What's In Blue

Posted Tue 4 Oct 2011

The Security Council’s October Programme of Work

Council members adopted the monthly programme of work today and it looks like Middle East issues will continue to dominate their work during the October Nigerian presidency.

At press time, the Council was planning to vote on a Syria resolution later today. It also appears that Yemen may receive significant Council attention in October. It is expected that Special Adviser Jamal Benomar will brief the Council on Yemen soon and members may also possibly consider a draft resolution on the situation later in the month.

Palestine’s application for membership is now being considered by the Committee on the Admission of New Members, which is expected to report back to the Council in mid-October.

At the end of the month, the Council will receive a briefing on the recently set up UN Support Mission in Libya (UNSMIL). It is also possible that the Council may have to revisit NATO’s role during the month if the NTC gains full control over Libyan territory.
The quarterly open debate on the Middle East is also expected towards the end of the month as is a briefing on the implementation on resolution 1559 (adopted in 2004 to address Lebanese/Syrian border issues).

Sudan is also likely to be a key focus this month. There may be a resolution adopted on the UN Interim Security Force for Abyei (UNISFA) if the Council adds a border-monitoring support role to the mission. Sudan/South Sudan is in the footnotes of the programme of work and there may be briefings on the force levels for the UN Mission in South Sudan as well as on the ongoing violence in South Kordofan and Blue Nile over the month. Council members are also scheduled to receive a briefing and hold consultations on the report of the AU/UN Hybrid Operation in Darfur (UNAMID).

Somalia is another African issue which is likely to get attention from the Council. Two reports are due: one on the protection of Somali natural resources and waters and on alleged illegal fishing and dumping off the coast of Somalia and another on piracy. A briefing on these two reports followed by consultations on Somalia is planned for the end of October. In addition, it is possible that the Council will start negotiations this month on a draft resolution strengthening the arrangements for the prosecution of suspected pirates. The issue of further sanctions on Eritrea may also come up as Somalia/Eritrea is in the footnote of the programme of work.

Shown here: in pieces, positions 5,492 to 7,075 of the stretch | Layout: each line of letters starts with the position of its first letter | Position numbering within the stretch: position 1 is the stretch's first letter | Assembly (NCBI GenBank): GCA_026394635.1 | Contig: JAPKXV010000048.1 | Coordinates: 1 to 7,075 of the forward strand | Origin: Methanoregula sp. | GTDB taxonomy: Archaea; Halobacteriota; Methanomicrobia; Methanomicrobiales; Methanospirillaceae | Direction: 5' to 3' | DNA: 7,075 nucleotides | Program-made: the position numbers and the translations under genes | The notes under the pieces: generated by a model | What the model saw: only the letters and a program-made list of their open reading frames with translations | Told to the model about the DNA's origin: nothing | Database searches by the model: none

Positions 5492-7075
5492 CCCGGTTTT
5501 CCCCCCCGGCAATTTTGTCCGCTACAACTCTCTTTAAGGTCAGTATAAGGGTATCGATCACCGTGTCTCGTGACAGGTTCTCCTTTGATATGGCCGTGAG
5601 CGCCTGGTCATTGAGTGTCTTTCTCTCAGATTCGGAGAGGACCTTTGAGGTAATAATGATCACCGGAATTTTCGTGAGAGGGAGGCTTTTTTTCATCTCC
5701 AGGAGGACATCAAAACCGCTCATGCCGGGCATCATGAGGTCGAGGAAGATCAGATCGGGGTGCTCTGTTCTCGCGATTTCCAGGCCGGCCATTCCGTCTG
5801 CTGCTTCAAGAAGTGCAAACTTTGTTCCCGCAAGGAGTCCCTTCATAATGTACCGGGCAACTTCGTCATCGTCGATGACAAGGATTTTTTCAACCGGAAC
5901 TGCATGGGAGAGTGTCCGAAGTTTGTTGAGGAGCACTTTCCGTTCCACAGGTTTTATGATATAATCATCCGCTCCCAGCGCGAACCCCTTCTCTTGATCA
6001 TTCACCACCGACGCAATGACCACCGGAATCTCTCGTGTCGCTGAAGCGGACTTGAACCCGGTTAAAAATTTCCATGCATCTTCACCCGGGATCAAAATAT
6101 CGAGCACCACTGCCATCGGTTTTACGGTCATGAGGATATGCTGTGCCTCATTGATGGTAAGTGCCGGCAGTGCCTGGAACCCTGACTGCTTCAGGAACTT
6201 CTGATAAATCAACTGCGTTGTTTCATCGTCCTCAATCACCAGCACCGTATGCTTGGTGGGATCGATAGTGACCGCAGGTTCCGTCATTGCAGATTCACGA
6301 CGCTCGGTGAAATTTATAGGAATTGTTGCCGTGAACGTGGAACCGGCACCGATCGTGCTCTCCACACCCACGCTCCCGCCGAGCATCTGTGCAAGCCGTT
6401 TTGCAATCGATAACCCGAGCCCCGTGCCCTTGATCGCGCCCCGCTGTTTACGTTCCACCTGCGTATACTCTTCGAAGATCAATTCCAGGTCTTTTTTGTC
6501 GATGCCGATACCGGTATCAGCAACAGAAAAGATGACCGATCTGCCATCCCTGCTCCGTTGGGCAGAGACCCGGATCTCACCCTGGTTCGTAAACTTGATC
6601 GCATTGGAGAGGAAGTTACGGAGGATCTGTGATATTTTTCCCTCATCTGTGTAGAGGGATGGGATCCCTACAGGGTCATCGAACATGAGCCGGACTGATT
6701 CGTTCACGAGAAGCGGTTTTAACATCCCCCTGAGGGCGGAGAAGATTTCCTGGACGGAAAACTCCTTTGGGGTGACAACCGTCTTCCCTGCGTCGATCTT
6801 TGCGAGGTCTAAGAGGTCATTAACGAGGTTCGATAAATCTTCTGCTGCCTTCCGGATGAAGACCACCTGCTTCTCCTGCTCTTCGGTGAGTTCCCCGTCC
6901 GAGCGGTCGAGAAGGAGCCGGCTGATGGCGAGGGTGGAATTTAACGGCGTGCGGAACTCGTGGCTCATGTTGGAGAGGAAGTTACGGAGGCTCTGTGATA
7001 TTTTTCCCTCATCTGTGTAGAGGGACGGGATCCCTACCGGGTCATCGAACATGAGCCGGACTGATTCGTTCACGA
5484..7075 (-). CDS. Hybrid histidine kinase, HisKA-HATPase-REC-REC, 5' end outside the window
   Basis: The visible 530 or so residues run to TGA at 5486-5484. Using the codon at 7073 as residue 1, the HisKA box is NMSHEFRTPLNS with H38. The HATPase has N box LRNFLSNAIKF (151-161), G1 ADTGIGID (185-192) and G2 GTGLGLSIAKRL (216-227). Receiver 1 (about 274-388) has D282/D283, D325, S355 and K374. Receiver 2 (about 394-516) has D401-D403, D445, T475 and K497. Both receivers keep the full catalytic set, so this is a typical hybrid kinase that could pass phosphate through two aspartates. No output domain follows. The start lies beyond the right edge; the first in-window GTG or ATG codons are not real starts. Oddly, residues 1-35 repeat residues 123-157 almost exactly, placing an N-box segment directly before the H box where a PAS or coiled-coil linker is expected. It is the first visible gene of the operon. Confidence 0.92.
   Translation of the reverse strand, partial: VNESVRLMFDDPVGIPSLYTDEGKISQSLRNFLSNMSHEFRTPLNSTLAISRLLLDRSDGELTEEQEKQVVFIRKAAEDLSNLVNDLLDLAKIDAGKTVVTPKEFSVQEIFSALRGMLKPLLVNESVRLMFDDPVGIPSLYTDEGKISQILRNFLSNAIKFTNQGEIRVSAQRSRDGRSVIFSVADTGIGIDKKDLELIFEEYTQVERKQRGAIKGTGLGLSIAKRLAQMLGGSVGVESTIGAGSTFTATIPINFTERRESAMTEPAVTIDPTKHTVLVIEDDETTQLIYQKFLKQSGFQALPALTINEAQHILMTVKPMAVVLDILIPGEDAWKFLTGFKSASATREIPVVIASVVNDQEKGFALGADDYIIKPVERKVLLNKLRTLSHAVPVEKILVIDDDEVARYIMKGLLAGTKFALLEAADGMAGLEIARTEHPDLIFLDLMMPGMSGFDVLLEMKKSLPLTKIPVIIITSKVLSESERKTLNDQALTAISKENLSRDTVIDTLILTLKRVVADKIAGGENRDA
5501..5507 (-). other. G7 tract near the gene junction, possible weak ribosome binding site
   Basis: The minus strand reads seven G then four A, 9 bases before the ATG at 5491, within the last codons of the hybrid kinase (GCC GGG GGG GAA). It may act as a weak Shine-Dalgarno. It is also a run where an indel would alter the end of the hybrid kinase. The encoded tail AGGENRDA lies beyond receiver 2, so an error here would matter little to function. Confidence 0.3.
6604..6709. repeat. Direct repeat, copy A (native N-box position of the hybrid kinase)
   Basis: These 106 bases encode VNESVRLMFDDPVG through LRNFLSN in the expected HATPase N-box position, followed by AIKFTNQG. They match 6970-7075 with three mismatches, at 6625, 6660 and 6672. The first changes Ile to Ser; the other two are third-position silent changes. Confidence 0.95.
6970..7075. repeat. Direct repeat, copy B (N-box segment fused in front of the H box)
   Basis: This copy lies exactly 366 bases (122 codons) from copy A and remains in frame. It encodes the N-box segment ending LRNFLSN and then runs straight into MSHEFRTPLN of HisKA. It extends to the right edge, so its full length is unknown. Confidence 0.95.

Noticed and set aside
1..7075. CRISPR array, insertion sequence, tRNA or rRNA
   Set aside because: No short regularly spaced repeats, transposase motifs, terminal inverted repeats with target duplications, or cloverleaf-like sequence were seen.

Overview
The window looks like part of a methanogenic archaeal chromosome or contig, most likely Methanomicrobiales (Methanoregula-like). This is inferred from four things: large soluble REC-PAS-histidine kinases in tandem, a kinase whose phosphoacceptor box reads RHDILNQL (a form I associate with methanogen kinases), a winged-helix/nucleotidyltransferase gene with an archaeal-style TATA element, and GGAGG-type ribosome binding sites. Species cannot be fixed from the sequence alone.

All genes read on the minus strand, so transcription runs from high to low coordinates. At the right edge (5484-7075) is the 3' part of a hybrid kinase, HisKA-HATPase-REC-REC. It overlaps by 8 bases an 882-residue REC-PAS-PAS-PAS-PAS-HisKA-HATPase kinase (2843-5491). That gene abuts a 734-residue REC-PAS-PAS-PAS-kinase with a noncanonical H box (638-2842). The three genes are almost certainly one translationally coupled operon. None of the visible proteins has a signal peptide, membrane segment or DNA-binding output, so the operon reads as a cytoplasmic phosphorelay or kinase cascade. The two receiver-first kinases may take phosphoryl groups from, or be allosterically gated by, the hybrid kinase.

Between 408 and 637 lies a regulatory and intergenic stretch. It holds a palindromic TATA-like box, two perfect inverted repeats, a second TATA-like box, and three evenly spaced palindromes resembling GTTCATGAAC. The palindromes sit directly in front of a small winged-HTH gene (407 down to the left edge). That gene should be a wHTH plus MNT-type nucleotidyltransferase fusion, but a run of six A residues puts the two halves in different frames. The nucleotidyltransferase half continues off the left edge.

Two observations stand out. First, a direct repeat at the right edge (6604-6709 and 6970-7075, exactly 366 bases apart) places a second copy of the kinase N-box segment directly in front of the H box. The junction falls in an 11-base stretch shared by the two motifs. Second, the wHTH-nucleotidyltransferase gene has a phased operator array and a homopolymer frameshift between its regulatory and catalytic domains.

An emerging issue of concern in Africa, which will be discussed, is piracy in the Gulf of Guinea. Council members will receive a briefing from the UN Office on Drugs and Crime on 19 October and may adopt a presidential statement on this issue. Other African issues on the Council’s October programme of work include Cote d’Ivoire, where a resolution is likely to be adopted adjusting the sanctions, and Western Sahara, where the Council will receive its twice yearly briefing on the negotiations between Morocco and the Polisario Front. On the DRC, consultations are expected as well as two reports, one from the Panel of Experts and the other on MONUSCO.

Besides the regular Middle East debate, there will be two other debates in October. Nigeria has chosen security sector reform as an issue it wants to highlight this month. It was last discussed in the Council in 2008. The security sector reform debate is likely to be chaired by Nigeria’s foreign minister with a briefing by the Secretary-General and a presidential statement is likely to be adopted.

The annual open debate on women, peace and security and the implementation of resolution 1325 will take place this month. The debate will focus particularly on the role and participation of women in conflict prevention, with the head of UN Women, Michelle Bachelet briefing together with representatives from DPA and DPKO.

In October, the Council will also be looking at two renewals: the reuthorisation of the ISAF mission in Afghanistan and the extension of the UN Stabilisation Mission in Haiti’s (MINUSTAH) mandate. While little change is expected to the ISAF mandate, it is possible that MINUSTAH’s mandate will be renewed at a reduced level.

The Council expects to adopt in October its annual report to the General Assembly and will also have its annual private meeting with the President of the International Court of Justice. There will be a briefing on post-conflict peacebuilding in line with the Council’s request in its October presidential statement on peacebuilding.

There will also be the monthly horizon scanning briefing from DPA on emerging issues of concern currently scheduled for 14 October.

October is also the month when five new Council members for the 2012 – 2013 term will be elected by the General Assembly. This year there are two seats available for Africa (with three candidates – Mauritania, Morocco and Togo – running), one for the Asia-Pacific Group (with two candidates – Kyrgyzstan and Pakistan – running), one for Eastern Europe (with three candidates – Azerbaijan, Hungary and Slovenia – running) and one for the Group of Latin American and Caribbean States (with one candidate – Guatemala – running). The elections are scheduled for 21 October.

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